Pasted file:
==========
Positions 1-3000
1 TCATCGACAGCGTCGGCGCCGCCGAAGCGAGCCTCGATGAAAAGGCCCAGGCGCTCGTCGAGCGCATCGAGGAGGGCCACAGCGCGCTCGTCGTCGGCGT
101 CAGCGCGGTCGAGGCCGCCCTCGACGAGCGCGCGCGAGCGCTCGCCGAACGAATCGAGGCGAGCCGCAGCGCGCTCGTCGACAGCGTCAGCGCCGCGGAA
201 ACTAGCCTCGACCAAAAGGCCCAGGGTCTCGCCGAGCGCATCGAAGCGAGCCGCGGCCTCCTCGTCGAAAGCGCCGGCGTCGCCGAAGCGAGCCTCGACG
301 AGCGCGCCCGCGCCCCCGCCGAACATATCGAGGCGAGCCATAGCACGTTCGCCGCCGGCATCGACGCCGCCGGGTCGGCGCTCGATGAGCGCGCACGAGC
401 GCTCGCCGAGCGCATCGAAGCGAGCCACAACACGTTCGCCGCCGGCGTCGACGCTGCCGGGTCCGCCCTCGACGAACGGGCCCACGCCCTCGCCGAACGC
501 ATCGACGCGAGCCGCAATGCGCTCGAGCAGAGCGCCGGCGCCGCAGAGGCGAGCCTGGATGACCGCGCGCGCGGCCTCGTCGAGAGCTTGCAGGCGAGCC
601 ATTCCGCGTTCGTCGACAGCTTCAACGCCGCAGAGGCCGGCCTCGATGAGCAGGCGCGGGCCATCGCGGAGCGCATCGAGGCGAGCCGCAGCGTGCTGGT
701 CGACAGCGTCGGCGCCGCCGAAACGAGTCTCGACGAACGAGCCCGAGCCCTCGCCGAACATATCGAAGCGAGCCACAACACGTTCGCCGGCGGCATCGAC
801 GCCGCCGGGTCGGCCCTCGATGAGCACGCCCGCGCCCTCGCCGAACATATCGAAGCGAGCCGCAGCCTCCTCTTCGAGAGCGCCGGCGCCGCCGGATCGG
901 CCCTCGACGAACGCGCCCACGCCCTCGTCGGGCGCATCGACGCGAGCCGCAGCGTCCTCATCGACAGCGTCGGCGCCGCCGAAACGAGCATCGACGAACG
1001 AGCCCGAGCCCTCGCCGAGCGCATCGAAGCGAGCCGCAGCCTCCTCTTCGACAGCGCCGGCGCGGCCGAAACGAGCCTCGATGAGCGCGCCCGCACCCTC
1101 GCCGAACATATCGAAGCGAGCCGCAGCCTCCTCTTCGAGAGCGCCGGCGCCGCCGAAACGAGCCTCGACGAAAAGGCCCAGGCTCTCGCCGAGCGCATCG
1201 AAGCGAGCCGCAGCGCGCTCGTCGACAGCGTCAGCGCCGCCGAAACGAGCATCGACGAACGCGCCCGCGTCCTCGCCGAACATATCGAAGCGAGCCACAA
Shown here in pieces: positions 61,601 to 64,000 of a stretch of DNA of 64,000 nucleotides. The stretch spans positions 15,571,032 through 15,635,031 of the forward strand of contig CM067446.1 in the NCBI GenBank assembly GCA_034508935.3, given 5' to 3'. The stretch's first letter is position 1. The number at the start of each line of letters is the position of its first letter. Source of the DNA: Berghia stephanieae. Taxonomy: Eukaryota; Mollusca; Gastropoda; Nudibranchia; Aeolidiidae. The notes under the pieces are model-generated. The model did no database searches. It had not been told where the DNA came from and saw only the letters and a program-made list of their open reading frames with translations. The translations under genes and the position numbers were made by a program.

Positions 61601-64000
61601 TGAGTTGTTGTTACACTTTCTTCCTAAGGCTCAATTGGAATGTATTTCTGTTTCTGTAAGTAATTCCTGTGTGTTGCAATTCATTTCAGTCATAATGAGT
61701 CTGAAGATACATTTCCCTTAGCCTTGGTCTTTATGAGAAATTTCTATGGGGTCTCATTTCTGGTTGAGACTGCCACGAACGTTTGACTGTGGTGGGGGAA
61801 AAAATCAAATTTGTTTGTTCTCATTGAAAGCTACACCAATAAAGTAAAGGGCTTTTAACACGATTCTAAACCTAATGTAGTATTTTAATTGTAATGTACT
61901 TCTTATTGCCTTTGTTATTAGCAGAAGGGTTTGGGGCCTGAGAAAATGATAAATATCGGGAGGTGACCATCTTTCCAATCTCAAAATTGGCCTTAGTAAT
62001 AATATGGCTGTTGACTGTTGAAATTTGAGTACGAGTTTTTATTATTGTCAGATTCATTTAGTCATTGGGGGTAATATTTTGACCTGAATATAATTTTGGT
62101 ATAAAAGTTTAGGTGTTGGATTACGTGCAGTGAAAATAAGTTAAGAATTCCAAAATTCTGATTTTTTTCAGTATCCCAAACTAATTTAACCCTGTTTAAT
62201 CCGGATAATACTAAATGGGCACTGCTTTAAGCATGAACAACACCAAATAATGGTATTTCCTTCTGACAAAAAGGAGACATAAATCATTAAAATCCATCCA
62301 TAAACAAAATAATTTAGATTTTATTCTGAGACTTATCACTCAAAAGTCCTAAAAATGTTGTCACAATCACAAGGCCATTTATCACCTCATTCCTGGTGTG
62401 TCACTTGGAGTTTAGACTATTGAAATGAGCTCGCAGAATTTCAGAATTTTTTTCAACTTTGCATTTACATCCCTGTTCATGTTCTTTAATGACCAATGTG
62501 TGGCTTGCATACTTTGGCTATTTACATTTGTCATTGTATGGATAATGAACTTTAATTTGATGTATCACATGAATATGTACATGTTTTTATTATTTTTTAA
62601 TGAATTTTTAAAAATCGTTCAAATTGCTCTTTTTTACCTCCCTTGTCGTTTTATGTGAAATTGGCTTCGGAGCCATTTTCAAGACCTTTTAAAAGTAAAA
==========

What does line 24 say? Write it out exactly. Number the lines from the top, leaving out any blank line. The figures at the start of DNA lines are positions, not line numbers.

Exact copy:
62301 TAAACAAAATAATTTAGATTTTATTCTGAGACTTATCACTCAAAAGTCCTAAAAATGTTGTCACAATCACAAGGCCATTTATCACCTCATTCCTGGTGTG